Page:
This is really good. It moves very fast and within the characters mood. It's unresolved, messy and nasty. Great Chapter. I felt really uncomfortable reading it but its good. I'd be curious to see where it goes. Great hub weestro.

    • weestro profile image
      Author

      Pete Fanning 4 years ago from Virginia

      Thanks Becky, I appreciate the read!

    • Becky Katz profile image

      Becky Katz 4 years ago from Hereford, AZ

      Heartbreaking, and very well written.

    working

    This website uses cookies

    As a user in the EEA, your approval is needed on a few things. To provide a better website experience, hubpages.com uses cookies (and other similar technologies) and may collect, process, and share personal data. Please choose which areas of our service you consent to our doing so.

    For more information on managing or withdrawing consents and how we handle data, visit our Privacy Policy at: "https://hubpages.com/privacy-policy#gdpr"

    Show Details
    Necessary
    HubPages Device IDThis is used to identify particular browsers or devices when the access the service, and is used for security reasons.
    LoginThis is necessary to sign in to the HubPages Service.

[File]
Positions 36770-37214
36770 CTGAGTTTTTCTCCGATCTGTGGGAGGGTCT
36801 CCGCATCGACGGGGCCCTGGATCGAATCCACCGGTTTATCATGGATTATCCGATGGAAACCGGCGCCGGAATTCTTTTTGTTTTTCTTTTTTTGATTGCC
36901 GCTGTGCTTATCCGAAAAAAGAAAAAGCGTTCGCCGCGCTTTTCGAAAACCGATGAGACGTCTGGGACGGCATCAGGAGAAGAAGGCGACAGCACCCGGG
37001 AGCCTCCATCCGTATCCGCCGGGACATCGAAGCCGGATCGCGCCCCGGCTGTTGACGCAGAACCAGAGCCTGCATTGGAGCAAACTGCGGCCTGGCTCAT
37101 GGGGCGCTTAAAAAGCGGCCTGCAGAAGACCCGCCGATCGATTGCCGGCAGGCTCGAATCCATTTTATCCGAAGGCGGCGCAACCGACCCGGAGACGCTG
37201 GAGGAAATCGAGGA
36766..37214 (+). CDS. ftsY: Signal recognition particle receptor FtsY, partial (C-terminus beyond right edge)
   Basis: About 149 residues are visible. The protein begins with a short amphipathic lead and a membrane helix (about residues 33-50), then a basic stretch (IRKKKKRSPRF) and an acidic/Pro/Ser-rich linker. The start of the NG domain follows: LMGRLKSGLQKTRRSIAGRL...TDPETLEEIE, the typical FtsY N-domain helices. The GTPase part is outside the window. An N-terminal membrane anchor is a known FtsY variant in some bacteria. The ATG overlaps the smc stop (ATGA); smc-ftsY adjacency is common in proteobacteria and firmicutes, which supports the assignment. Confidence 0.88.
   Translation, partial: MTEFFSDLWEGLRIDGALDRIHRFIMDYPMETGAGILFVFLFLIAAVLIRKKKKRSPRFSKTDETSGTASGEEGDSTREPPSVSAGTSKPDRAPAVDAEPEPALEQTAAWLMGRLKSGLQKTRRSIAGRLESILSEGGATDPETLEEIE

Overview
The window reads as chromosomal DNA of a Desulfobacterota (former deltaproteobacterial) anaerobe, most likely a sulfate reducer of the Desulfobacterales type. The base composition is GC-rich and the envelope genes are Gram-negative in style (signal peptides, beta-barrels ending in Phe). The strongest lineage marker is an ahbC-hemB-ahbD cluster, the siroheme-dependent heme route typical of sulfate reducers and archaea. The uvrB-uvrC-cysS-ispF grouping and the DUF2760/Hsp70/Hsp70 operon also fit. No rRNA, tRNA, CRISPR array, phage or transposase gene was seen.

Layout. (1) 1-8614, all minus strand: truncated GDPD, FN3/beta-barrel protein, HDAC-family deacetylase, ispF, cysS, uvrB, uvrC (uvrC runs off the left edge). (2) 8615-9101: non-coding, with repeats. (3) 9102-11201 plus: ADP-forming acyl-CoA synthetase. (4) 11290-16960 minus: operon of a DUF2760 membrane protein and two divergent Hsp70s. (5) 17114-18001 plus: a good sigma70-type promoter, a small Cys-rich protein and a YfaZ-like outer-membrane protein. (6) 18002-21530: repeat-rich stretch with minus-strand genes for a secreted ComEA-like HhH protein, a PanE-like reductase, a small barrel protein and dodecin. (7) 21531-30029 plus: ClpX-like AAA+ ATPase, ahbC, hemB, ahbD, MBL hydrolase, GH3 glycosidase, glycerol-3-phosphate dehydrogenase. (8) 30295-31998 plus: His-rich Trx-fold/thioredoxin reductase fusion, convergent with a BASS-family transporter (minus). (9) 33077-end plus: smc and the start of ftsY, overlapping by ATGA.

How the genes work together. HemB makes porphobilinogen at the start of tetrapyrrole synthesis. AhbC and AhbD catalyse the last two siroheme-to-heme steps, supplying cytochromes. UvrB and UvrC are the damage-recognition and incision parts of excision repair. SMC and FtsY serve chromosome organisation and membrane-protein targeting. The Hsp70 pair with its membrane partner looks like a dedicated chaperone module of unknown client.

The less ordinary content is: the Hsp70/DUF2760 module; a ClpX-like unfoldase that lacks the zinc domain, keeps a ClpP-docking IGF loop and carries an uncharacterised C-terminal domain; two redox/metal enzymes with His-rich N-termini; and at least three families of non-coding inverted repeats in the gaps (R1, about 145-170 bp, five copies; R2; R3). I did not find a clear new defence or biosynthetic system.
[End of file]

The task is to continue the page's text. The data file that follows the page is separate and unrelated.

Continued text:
Google RecaptchaThis is used to prevent bots and spam. (Privacy Policy)
    AkismetThis is used to detect comment spam. (Privacy Policy)
    HubPages Google AnalyticsThis is used to provide data on traffic to our website, all personally identifyable data is anonymized. (Privacy Policy)
    HubPages Traffic PixelThis is used to collect data on traffic to articles and other pages on our site. Unless you are signed in to a HubPages account, all personally identifiable information is anonymized.
    Amazon Web ServicesThis is a cloud services platform that we used to host our service. (Privacy Policy)
    CloudflareThis is a cloud CDN service that we use to efficiently deliver files required for our service to operate such as javascript, cascading style sheets, images, and videos. (Privacy Policy)
    Google Hosted LibrariesJavascript software libraries such as jQuery are loaded at endpoints on the googleapis.com or gstatic.com domains, for performance and efficiency reasons. (Privacy Policy)
    Features
    Google Custom SearchThis is feature allows you to search the site. (Privacy Policy)
    Google MapsSome articles have Google Maps embedded in them. (Privacy Policy)
    Google ChartsThis is used to display charts and graphs on articles and the author center. (Privacy Policy)